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If Obama is a Marxist, Could Karl's Demonology Help Explain Barack's Crazy Antics?

Socialism’s God—Karl Marx: Was He Stupid, Insane…or Possessed?


By —— Bio and Archives--August 7, 2011

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Karl Marx lived from 1818-1883. The question addressed today is whether Marx accidentally created the most inefficient and murderous set of beliefs in history, or if something more dreadful was at work in his mind and heart.

The crux is whether Marx simply gave up belief in God, or more darkly—decided to cast his lot with Satan against Yahweh, in spite of the implications?

Surprisingly, Marx made a large number of statements seemingly in support of the Devil, judgment and hell. But the reader can decide themselves the question of this essay—whether Marx was stupid, crazed or diabolical.

I. Explaining Marx’s Character

Considering Karl Marx’s character, in Paul Johnson’s illuminating book Intellectuals, he is described as a natural rebel who fought with his conservative, capitalist father. In later years Johnson describes the shambolic life shared with his wife Jennie, and how continual poverty bore down on their family, exacting a mighty toll. Marx is described as extremely unkempt and unclean, with filthy skin continually suffering boils and carbuncles from its unhygienic state.

According to Johnson, a fellow revolutionary named Karl Heinzen described the perpetually angry Marx’s repulsive appearance:

He found Marx “intolerably dirty,” a “cross between a cat and an ape,” with “disheveled coal-black hair and dirty yellow complexion.” It was said impossible to say whether his clothes were mud-colored or just filthy.

Interestingly, Marx was a hypocrite in several ways. First, he held a family servant as essentially an indentured slave in his home, never paying her. For someone who based his life’s work on liberating the poor and victimized, this is shocking. Second, he had a son with this domestic servant whom he never acknowledged, despite them living in attached quarters. Third, he lived off his friend Engel’s wealth taken from the factories he’d inherited from his father. So he was completely supported by capitalist largess which was said to not exist.

A. Stupid

Was Karl Marx stupid? Whether Marx was lacking in intellect can be easily deduced. He graduated with his PhD at 24, an early age, so he could not have lacked raw intelligence. Johnson describes him as a good, not great scholar, who graduated from a lesser university, and doesn’t seem to have been talented enough to pick up a teaching post.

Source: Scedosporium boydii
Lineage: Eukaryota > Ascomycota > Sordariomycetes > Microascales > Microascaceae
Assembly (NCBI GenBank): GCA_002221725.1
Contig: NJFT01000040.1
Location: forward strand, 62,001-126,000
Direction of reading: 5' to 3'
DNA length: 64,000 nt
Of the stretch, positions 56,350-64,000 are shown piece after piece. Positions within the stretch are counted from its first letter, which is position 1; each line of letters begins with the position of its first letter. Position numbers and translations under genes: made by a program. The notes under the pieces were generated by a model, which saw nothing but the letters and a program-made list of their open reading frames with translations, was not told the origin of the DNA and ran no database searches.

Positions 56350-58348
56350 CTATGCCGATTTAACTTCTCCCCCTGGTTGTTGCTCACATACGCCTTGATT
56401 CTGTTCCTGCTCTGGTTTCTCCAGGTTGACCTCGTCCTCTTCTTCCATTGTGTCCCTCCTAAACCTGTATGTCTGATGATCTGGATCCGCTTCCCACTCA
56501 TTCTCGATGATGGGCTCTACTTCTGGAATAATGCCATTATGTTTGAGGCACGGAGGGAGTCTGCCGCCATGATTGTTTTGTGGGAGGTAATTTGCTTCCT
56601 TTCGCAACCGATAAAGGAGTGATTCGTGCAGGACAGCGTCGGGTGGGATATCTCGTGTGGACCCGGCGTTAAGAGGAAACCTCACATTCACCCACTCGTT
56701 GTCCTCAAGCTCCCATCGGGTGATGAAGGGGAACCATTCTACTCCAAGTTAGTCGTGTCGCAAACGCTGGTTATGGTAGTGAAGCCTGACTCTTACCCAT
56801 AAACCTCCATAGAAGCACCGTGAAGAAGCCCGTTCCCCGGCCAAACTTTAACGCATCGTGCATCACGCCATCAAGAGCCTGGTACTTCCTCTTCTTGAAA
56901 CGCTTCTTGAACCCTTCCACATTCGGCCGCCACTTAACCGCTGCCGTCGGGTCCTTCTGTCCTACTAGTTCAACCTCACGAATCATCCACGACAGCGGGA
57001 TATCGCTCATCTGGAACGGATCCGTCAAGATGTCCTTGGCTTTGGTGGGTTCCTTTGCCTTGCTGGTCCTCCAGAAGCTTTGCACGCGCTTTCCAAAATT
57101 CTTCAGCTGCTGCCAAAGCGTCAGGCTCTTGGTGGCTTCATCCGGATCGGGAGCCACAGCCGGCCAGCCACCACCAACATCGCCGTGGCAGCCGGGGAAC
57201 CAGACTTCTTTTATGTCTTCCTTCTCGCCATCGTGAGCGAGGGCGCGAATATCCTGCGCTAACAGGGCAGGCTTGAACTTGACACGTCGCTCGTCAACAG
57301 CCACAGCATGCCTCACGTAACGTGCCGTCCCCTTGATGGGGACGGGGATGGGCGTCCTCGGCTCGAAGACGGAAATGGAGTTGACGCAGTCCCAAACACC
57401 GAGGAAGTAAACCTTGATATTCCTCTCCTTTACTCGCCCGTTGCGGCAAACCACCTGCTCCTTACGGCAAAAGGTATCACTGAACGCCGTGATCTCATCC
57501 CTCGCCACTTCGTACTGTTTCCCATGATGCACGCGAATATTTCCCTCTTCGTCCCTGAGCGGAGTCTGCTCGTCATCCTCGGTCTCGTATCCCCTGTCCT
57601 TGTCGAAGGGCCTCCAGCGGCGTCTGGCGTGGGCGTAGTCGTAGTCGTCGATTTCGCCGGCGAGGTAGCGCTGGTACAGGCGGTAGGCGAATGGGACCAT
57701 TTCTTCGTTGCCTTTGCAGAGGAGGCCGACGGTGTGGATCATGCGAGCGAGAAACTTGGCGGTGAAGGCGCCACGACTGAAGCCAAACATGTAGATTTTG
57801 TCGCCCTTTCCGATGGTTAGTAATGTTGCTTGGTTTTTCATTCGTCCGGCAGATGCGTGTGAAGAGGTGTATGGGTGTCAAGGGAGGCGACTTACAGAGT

Johnson describes his intellectual character:

But in a deeper sense he was not really a scholar and not a scientist at all. He was not interested in finding the truth but in proclaiming it. There were three strands in Marx: the poet, the journalist and the moralist. Each was important. Together, and in combination with his enormous will, they made him a formidable writer and seer. But there was nothing scientific about him; indeed, in all that matters he was anti-scientific.

Johnson claims his great gift was in “polemical (argumentative) journalism” and that he had a real gift for creating memorable, poetic images to suit his arguments, although he was a relentless borrower of others ideas and phrases. For example, his entire worldview is lifted almost whole from Hegel, although he does adapt it to extreme atheism. But all of his work exhibits intellectual dishonesty, if not outright fraud, whether purposeful or the results of mere rabid bias, according to Johnson.

B. Crazy

Again, we ask was Karl Marx crazy or clinically insane? What are the criteria of insanity? According to Merriam-Webster’s dictionary, Insanity is:

  1. a deranged state of the mind usually occurring as a specific disorder (as schizophrenia)
  2. such unsoundness of mind or lack of understanding as prevents one from having the mental capacity required by law to enter into a particular relationship, status, or transaction or as removes one from criminal or civil responsibility

There simply appears to be no record that Marx was so unbalanced that he had to be institutionalized. But he was a manic person, prone to violent fits, who was also obsessed with violence. But we will have to give him a pass here.

C. Possessed

1. Religious & Secular Possession
We can, without irony, describe someone as “possessed” even if no God exists, and therefore no Satan, existed either. How? Because a person can be taken over by extremely negative and even ungodly beliefs, and therefore “possessed” by these, while refusing wholesome ideals.